We're not talking a rip-a-group-apart hate, but a brotherly hate. The kind of hate that just sits and stews, one that eventually subsides, but not before words need to be had.
As healthy a hate as hate can be. That was St. Peter's in 2009 and 2010: a group determined to one-up each other in practice and try to beat each other before it worried about beating other teams. This behavior went beyond a healthy, competitive spirit. It was stagnating the growth of its team, but in particular, the 2011 class, made partly up of Ryan Bacon, Nick Leon, Wesley Jenkins and Jeron Belin.
Then they became seniors. Then they realized they'd get nowhere in the MAAC if they didn't listen and trust their coach.
Those four men were the ones sitting with head coach John Dunne at the postgame press conference after fourth-ranked St. Peter's upset No. 2 Iona to win the MAAC championship Monday night, 62-57.
"Every day we had an argument," Leon said. "We had to fight with each other, we hated each other, but at the end of the day, it grew a big bond within the whole team."
Belin described the situation as "horrible" for long stretches of time. They simply fought over everything, basketball-related or not. You could say it's a wonder the team wasn't a victim of more transfers, especially in this jettison-frenzied era of college basketball.
"Little stuff," said Leon of the inspiration for a lot of the arguments. "Everyone was trying to be a coach. Instead of letting [Dunne] coach, we tried to coach ourselves."
The players took the packed media room through their rise of the past few years. It was a stretch that included many multiple-game losing streaks. Even before the MAAC tournament began this year, few considered the Peacocks' slog-you-down style to last three rounds.
"It was tough for us," Leon said. "We was a program that was rebuilding. We just kept faith. After losing 18 games in a row, we kept faith. The master [Dunne], you know, he put the pieces together and we just put it together as a family, as a team."
Dunne had to convince the team they weren't as fast as they thought they were. He had to make them believe that winning games in the 50s was the best way to succeed. Eventually, they bought in, and the coach praised his group for doing that, when it would have been just as easy not to.
"Togetherness, that's what it was," Belin said. "Everybody playing their part. Whether you played 20 minutes, one minute, you came in and did what you had do to."
St. Peter's is making its third appearance in the NCAAs, and it has never won a game. But that doesn't much matter right now. This was the first 20-win season for the group since 20 years. It's most definitely house money. It's very possible nobody in that program believed an NCAA berth was coming back in November. Dunne admitted as much, postgame.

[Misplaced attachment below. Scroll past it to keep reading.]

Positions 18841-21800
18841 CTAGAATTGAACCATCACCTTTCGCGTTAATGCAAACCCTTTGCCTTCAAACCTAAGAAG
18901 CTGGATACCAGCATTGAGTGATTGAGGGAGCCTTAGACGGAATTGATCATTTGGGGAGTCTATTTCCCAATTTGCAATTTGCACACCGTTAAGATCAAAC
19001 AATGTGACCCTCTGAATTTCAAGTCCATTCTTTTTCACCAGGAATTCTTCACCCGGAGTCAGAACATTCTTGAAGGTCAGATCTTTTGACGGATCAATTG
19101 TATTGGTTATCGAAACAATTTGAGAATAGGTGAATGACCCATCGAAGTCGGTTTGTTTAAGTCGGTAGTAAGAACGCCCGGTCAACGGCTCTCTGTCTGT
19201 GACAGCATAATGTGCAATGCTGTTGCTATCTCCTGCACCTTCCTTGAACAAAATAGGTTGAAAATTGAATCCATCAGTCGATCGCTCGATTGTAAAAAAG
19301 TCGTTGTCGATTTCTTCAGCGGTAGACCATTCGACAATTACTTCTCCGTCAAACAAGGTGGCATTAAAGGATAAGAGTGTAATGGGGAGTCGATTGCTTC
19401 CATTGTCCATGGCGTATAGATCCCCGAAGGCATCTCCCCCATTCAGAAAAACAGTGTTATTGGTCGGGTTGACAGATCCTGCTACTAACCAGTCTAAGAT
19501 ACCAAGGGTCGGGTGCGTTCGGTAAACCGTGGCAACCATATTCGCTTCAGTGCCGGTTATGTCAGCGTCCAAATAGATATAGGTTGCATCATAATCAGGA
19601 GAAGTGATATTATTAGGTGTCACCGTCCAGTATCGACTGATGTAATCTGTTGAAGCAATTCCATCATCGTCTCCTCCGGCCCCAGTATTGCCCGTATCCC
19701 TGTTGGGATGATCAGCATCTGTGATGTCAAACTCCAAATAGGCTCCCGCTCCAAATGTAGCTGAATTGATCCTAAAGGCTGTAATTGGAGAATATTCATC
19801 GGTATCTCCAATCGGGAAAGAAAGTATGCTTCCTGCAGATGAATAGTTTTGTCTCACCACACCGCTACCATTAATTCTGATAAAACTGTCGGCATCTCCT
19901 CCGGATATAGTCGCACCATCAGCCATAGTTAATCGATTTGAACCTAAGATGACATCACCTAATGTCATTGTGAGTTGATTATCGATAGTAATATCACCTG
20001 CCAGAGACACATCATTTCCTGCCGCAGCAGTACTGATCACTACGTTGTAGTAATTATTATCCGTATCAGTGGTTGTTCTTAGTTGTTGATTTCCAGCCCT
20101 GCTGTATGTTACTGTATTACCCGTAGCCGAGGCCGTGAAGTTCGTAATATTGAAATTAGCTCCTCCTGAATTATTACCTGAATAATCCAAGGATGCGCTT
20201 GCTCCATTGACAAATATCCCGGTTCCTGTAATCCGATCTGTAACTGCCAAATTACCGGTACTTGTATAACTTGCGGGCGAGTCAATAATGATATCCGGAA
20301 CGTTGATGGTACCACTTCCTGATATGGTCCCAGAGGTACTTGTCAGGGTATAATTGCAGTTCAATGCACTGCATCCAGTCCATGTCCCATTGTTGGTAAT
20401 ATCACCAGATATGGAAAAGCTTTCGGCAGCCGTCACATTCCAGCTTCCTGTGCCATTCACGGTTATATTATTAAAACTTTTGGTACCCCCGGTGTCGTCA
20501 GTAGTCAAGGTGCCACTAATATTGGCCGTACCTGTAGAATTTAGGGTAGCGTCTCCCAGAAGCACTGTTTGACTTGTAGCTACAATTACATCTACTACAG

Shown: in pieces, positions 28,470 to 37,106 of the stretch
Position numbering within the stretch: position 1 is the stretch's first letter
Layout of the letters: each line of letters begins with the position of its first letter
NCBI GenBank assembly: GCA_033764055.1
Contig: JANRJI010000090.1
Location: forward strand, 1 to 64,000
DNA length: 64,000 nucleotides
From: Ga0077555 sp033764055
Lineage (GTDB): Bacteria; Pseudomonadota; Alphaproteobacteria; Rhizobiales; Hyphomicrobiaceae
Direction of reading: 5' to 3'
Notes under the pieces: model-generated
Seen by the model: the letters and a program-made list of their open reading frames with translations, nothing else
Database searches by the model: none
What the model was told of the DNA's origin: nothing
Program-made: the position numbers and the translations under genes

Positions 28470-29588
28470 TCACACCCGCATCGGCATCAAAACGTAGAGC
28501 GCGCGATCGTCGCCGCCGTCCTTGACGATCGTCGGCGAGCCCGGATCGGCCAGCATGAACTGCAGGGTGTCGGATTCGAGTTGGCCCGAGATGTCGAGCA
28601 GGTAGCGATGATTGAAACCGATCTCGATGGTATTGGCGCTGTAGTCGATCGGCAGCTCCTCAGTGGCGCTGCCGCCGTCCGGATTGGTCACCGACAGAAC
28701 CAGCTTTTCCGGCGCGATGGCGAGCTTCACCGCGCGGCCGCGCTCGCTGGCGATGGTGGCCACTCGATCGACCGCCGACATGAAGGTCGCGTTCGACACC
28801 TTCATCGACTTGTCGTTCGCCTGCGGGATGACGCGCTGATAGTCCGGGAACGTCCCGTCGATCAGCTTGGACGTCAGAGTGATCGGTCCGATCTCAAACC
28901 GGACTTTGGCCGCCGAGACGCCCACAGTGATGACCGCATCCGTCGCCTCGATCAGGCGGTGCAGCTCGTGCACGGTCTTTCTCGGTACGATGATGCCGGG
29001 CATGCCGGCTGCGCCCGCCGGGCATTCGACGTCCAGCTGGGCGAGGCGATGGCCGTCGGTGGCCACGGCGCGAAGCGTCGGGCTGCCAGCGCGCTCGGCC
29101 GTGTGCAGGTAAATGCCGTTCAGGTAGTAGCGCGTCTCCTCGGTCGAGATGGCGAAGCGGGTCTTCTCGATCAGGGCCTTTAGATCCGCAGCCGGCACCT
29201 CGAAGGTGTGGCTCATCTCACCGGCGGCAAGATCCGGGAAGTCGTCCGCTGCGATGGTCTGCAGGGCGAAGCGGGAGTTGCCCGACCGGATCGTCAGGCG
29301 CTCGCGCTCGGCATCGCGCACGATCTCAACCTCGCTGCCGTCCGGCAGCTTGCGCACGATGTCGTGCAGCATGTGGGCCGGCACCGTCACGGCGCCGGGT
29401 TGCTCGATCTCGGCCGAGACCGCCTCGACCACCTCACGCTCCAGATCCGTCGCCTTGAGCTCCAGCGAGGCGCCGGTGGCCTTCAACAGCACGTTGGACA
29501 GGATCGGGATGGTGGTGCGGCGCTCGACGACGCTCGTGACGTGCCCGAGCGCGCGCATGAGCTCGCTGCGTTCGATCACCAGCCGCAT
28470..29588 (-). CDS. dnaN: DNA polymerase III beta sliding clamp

Despite beating Alabama on a neutral floor, the team wasn't coming together as one normally does with so many seniors seeing so many minutes. Jenkins was thought to be lost for the season twice with hyper-extended knee injuries, and after an "embarrassing" loss to Iona (Dunne's words), the team was 8-7. St. Peter's coach admitted he wasn't sure this team had the capability to win this conference. After beating Rider on Jan. 29 to improve to 13-9, that's when he started to beileve.
"Attitude won us this championship," Dunne said.
This is a team that's one of the staunchest defensive groups in the country. You can't get that without attitude.
Attitude is what made the Peacocks hold a team that averages 80 points a game to 57 in a conference title game, where its fans were outnumbered by Iona's to the tune of a four-to-one ratio. But attitude helped pushed the Peacocks past that. It's now a positive one. Now, when a player hits the deck — something that happens, oh, 20 times per game — for the Peacocks, everyone's in a rush to help their fallen teammate up.
No more arguments, no more fighting, no more hate.
"We're the new Butler," Belin said afterward, a huge grin on his face.
Player to Watch: Wesley Jenkins. It's tough to pick a player out of this group, but Jenkins is definitely exciting. He's a spark for this team, no doubt. Jenkins has a slight frame but is just as tough-minded as the rest of his teammates. Whoever gets the Peacocks in the first round is going to feel like it's playing through mud.
Record: (20-13, 14-7)
Team Colors: Blue and White
We’re Thinking: 15 seed
Kenpom Ranking: 123
Best win: Neutral vs. 20-10 Alabama (50-49)
Worst loss: Home vs. 15-15 Loyola (65-63)
Most recent tournament history: 1995 (15 seed, lost to UMass, 68-51, in first round)Finally, some one-on-one video from tonight. The first is my interview with Dunne, the second with Jenkins. The dance-off in the hotel hallway with Iona is brought up. With Jenkins, that is.
Posted by Matt Norlander
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